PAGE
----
Mycoremediation: Your Landscape on Mushrooms

Turkey tail mushrooms in Washington, DC's Fort Slocum Park image: Kaitlyn Hay

Turkey tail mushrooms in Washington, DC’s Fort Slocum Park
image: Kaitlyn Hay

Since Paul Stamets’ TED talk “6 Ways Mushrooms Can Save the World” blew my mind back in 2008, I’ve watched the movement of using mushrooms for urban agriculture, pest control, medicine, soil remediation, and much more spread like mycelium through the green design community. So where has this long-deserved fungi renaissance taken us in the past few years since over 3 million views of Stamets’ propounding on the topic? Beyond the plentiful backyard mushroom farmers, mycoremediation—the use of fungi to break down or remove a range of pollutants from the environment—is being applied to contaminated sites to remediate a range of toxins, from typical stormwater runoff to industrial oil spills.

Some of the targeted pollutants which grass-roots guerillas and PhD academics alike have been experimenting with removing through mycoremediation include: polycyclic aromatic hydrocarbons (PAHs), polychlorinated biphenyls (PCBs), heavy metals, and fecal coliform bacteria. Various research projects have shown high percentages of removal of these contaminants from soil and water using various fungal species.

Fungal mycelia use enzymes and acids to break down elements of plant fiber and apply the same process to break down chemicals, especially components of petroleum, often into carbon dioxide and water. Many studies show the fruiting mushroom bodies don’t retain the toxic pollutants, but as in phytoremediation, it’s typically not recommended to combine mushroom farming for edible consumption and pollutant remediation, especially if heavy metals are present. However, the mushrooms and especially their substrate media are very valuable as compost after pollutants are processed.

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Practicing at the Nexus of Science & Design

Landscape architects can help communicate the restoration potential of a site. A rendering depicts proposed improvements including native revegetation, constructed wetlands, and public access amenities at a former industrial site. image: Great Ecology

Landscape architects can help communicate the restoration potential of a site. A rendering depicts proposed improvements including native revegetation, constructed wetlands, and public access amenities at a former industrial site.
image: Great Ecology

An Ecological Approach to Landscape Architecture

What nature looks like, or is supposed to look like, appears to be our problem, a cultural matter; it has little to do with ecology.  – Laurie Olin, FASLA

Ethics and aesthetics are the same thing.  – Richard Haag, FASLA

We, as landscape architects practicing in the early twenty-first century, talk a lot about ecology and ecological design. A glance at the program from the 2014 ASLA Annual Meeting in Denver or the 2015 ASLA Professional Awards illustrates this point. As we hurdle ever rapidly toward greater imbalance between limited natural resources and a growing human population, this resurgence of ecological discourse could build much needed momentum toward widespread application of a truly ecological approach to built and managed environments.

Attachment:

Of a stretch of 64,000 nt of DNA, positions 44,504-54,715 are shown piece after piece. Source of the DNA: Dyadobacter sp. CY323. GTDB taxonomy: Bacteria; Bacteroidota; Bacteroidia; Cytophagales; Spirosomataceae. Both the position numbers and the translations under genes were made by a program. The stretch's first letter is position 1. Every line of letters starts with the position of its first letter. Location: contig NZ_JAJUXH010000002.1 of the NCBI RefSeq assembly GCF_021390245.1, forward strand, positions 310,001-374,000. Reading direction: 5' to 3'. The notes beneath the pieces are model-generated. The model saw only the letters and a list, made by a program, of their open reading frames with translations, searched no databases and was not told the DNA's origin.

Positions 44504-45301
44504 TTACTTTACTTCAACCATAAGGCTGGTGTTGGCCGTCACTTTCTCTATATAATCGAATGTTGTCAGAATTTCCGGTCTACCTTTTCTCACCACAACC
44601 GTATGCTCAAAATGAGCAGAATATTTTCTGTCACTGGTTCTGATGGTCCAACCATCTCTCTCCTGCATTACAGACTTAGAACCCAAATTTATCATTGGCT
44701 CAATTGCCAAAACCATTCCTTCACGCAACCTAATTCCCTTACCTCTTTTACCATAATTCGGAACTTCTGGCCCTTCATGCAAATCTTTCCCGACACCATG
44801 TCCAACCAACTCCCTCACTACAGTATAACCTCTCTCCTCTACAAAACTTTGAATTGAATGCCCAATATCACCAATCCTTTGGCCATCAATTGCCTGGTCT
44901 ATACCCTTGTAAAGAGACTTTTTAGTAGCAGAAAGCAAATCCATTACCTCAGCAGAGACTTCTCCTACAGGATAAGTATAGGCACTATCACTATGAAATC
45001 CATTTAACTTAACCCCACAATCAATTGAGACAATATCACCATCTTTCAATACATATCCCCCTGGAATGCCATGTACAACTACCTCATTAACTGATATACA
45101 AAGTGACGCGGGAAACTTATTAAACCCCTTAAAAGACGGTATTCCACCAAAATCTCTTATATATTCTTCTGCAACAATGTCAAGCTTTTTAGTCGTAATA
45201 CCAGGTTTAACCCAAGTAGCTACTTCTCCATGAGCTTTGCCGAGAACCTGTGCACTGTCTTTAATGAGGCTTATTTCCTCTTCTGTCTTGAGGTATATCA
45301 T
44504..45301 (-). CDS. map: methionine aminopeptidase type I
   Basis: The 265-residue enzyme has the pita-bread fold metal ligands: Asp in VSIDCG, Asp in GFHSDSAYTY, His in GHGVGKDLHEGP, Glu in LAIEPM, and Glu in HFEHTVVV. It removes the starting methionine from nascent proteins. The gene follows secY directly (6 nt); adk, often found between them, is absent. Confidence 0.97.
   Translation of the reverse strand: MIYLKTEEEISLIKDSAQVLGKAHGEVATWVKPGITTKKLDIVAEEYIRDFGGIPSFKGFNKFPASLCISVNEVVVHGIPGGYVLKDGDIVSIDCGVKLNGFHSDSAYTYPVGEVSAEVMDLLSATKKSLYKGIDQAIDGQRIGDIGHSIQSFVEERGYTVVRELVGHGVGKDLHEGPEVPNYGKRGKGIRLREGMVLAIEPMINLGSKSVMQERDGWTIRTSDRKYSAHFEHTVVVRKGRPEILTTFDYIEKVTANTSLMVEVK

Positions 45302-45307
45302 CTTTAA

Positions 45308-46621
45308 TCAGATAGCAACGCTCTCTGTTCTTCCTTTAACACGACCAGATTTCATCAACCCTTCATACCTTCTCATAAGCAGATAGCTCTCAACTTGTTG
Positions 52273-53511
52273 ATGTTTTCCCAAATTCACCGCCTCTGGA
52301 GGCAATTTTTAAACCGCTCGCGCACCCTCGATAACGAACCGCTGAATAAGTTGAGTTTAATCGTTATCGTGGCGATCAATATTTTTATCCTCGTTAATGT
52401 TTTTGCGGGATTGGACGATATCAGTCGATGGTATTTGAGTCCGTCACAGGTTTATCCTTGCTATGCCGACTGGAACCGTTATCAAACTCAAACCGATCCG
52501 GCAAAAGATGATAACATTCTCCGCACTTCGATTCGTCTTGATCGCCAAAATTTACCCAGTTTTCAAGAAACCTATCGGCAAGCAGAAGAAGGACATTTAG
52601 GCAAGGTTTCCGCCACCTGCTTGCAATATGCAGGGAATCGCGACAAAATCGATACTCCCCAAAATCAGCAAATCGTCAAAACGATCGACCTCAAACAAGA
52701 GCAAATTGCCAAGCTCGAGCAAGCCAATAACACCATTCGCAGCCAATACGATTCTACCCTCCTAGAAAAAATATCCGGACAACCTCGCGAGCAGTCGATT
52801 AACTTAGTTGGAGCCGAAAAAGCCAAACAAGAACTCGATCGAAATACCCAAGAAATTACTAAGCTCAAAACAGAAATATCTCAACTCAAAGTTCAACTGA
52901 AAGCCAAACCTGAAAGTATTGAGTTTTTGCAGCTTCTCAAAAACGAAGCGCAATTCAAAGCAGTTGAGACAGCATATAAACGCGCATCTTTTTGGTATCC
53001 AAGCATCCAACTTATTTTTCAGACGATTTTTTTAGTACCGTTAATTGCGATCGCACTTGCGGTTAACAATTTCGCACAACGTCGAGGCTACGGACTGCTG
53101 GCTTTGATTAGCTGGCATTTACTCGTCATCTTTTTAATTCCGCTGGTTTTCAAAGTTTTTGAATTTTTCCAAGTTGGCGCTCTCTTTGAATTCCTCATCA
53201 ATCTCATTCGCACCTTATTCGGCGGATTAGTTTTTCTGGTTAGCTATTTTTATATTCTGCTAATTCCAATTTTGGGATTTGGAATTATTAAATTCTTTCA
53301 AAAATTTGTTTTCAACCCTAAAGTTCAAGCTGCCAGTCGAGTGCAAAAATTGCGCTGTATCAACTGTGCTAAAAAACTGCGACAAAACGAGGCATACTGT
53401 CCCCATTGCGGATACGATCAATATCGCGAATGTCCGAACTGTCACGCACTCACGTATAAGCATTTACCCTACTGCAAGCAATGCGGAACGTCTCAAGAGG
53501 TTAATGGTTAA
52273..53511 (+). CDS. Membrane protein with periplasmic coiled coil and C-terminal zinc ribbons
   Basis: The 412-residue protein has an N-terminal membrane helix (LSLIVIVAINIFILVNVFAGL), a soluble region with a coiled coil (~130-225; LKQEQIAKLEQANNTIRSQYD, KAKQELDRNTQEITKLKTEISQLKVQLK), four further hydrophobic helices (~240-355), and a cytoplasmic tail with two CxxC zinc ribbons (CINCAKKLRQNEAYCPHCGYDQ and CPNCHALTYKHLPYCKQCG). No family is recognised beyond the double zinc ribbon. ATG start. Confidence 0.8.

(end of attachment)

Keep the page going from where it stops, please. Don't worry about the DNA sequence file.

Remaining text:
Landscape architectural history is populated by ecologically-minded thinkers, from Jens Jensen and Ian McHarg to current practitioners and academics like Carol Franklin, Grant Jones, Bill Wenk, and Chris Reed. More and more landscape architecture firms are collaborating closely with ecologists, and some have added them to their rosters. It’s an exciting time to practice ecologically focused landscape architecture; we are on the leading edge of what may prove to be a philosophical sea change in design and planning.

So, what does it actually mean to practice “ecological design?” How are academic theories, lofty ideas, and benevolent leanings transmogrified onto the physical plane? It begins with science.

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Ruminations on the ASLA 2015 Annual Meeting

image: Bob Oberdorfer

image: Bob Oberdorfer

…In which our two intrepid correspondents wander the shadowy conference center halls of Chicago on a not-so-blustery autumn weekend to bring you, our faithful readers, these incisive observations from the front lines of the national conclave of landscape architects!  

To that end, Ecology + Restoration PPN Communications Officer Devon Santy and yours truly (that’s me) attended a full slate of educational sessions—in between forays into the local speakeasies and blues clubs, of course. But before I venture further into that synopsis, allow me to digress slightly. As I sat at my paper-strewn desk and pecked out the introductory words you have just read, the first term that came to mind for our recent gathering was not “conclave,” but rather “confab.” Not wanting to alienate any aspiring etymologists in the crowd, though, I decided I’d better consult Messrs. Merriam and Webster to verify the applicability of the term. My gut feeling was right: “confab” refers to an intimate, informal, private conversation, which does not technically apply to the largest gathering of landscape architects in the world.

However, another “con-” word that popped up alongside was “confabulation,” which offered intriguing possibilities for various metaphors that could be applied to the situation at hand. It seems “confabulation” implies a form of mental manipulation, defined as the product of “distorted or misinterpreted memories about oneself or the world, without the conscious intent to deceive” (with additional thanks to Messrs. Wiki and Pedia for that particular interpretation of the word).